Oy vey! Queens is going upscale? Tell it to the gang from Corona, the kids fishing lost rubber balls out of ditches or running away from Dominic, the watchman who chased us off the grass.
I, who fled Queens after graduating from high school, gasped when I read Ginia Bellafante’s New York Times article titled “The King Can No Longer Afford Queens.” My old neighborhood was not upscale then, and it still isn’t.
In “The Great Gatsby,” F. Scott Fitzgerald wrote: “The city seen from the Queensboro Bridge is always the city seen for the first time, in its first wild promise of all the mystery and the beauty in the world.”
But crossing in the other direction was moving to the dark side. While I could sniff the sweet scents of the Silvercup Bread and Chiclets factories in Long Island City, who would want to live there? But now, the rich folks are moving in, and the Silvercup factory is a film and television studio.
Forest Hills was what we wrote on our return address. Even on my Facebook page, I list Forest Hills as my hometown. But I never really lived there, although my brother and parents moved to a luxury building in Forest Hills after I left home. I grew up in Rego Park in a prewar complex called Queens Boulevard Gardens. Only the Queens Boulevard part was accurate.
However, Queens Boulevard — called the “boulevard of death” because of its staggering number of pedestrian fatalities — is no Rodeo Drive and never was. My bedroom window looked out on a funeral home, an auto showroom, a diner, a grocery and apartment houses: dozens of five- and six-story brick buildings grown shabby by the time I was in high school. Our fifth-floor living room and dining room windows looked out on “the playground,” a vast expanse of concrete with “No Ball Playing” signs and no play structures.
Rego Park was my personal Anatevka, a place I left, as did most of my friends. Rego Park had no parks, no cachet and no claim to fame until Art Spiegelman immortalized it in the graphic novel “Maus.” Even the name itself was a gimmicky contraction created in the 1920s by the Real Good Construction Company.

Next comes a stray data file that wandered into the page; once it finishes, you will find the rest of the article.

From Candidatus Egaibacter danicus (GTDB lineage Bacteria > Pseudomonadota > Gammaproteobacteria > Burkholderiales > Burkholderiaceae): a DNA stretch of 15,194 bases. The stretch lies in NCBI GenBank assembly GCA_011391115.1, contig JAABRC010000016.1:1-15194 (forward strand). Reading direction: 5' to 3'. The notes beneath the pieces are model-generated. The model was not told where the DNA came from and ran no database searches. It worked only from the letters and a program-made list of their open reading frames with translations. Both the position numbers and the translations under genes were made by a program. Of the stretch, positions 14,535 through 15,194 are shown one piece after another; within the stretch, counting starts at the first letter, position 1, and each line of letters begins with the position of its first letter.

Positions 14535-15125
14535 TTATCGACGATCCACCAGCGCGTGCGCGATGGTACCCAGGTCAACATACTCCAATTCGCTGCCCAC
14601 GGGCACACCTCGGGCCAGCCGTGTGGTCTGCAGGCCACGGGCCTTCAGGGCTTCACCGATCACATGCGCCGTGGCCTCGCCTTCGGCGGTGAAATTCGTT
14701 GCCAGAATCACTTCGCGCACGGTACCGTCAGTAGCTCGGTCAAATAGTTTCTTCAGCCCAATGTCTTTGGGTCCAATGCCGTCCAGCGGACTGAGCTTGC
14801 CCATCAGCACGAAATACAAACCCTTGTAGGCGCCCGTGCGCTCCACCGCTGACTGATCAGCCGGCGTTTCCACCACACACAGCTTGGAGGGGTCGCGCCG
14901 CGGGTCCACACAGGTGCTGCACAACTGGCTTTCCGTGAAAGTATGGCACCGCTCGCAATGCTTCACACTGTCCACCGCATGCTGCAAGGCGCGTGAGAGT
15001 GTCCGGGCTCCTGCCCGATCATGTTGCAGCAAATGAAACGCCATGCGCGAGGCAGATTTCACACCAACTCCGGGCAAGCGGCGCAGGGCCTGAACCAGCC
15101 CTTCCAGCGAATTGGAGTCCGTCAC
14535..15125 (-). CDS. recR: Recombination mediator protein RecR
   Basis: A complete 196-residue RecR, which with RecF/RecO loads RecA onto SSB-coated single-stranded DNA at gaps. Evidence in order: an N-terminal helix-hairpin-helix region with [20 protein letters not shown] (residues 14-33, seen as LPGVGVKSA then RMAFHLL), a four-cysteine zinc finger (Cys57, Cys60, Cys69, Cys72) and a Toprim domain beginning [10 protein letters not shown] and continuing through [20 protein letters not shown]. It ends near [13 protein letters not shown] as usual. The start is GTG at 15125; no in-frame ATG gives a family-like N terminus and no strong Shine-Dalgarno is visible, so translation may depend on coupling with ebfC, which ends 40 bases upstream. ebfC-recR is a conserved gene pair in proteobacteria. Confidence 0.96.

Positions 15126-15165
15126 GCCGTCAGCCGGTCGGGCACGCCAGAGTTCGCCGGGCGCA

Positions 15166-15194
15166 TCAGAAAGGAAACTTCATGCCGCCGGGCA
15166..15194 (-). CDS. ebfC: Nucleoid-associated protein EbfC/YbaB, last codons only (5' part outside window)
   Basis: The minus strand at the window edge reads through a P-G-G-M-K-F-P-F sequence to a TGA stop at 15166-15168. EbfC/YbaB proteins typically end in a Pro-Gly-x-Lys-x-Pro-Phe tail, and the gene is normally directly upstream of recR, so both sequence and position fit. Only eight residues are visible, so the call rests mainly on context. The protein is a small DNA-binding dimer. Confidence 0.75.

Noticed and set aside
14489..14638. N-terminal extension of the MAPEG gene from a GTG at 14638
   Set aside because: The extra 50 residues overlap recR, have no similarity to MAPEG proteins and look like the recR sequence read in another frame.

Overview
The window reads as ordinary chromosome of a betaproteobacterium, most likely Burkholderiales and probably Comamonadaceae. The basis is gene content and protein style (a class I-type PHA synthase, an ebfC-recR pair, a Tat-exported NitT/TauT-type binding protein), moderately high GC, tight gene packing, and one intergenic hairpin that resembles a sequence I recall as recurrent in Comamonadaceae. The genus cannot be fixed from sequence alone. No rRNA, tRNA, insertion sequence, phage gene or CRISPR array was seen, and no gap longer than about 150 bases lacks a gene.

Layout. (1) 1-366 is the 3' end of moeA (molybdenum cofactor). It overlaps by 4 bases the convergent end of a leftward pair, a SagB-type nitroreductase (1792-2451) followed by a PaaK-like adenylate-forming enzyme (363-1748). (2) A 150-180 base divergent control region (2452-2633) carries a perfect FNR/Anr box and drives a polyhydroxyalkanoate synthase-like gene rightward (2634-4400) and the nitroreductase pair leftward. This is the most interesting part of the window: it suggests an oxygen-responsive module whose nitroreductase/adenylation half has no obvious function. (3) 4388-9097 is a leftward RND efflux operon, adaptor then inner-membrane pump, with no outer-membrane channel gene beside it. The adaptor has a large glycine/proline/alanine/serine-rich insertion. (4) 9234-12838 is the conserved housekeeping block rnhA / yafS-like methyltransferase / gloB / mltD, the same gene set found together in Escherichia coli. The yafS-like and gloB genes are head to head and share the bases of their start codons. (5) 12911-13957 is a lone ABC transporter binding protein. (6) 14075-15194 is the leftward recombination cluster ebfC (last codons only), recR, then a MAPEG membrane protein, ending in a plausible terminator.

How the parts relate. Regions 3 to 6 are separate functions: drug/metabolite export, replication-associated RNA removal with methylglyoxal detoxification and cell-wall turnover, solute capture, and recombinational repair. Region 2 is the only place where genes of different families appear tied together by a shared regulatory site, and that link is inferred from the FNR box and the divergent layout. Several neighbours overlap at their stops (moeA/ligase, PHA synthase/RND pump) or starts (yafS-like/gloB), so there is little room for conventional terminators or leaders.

But in Rego Park, Jews felt safe because we were the majority. In the 1950s, the big playground fights were between Brooklyn Dodgers and Yankees fans during the World Series.
Today Rego Park is home to Jews who fled the former Soviet Union. When I grew up, many of our neighbors were refugees or Holocaust survivors. They never talked about their experiences, but you saw it in their morose expressions. We had Catholic neighbors — Italian, Irish and Polish — but they were a minority, particularly in the public schools. I had friends who thought everybody was either Jewish or Catholic and had no idea that Jews were a minority in America. They didn’t know any Protestants.
Ours was a neighborhood of ethnics, and we were about as upscale as Archie Bunker, with a couple of differences: We valued culture and education and saw them as tickets out of Queens.
Of course, there were Protestants in the upscale Forest Hills Gardens, which had covenants that kept Jews, African Americans and other “undesirables” out. Now the president of the neighborhood association there is Mitchell Cohen.
In Queens Boulevard Gardens a couple of miles away, we didn’t have three-bedroom apartments. Some of my friends’ parents slept on sofas in the living room. Some didn’t own a car. However, we could walk to school or to the movies, and Manhattan was a half-hour subway ride away. Moms weren’t indentured chauffeurs who organized our playtime. We had friends in the building, or we could look out the window and see who was in the playground.
Rego Park, unlike Long Island City, which has stellar views, may never grow chic, but it still has its plusses: fresh bagels, Chinese restaurants that deliver and Ben’s Best, rated excellent in Zagat’s. Not too shabby.
It’s not such a bad place to be from, but I’m not ready to change my hometown on Facebook.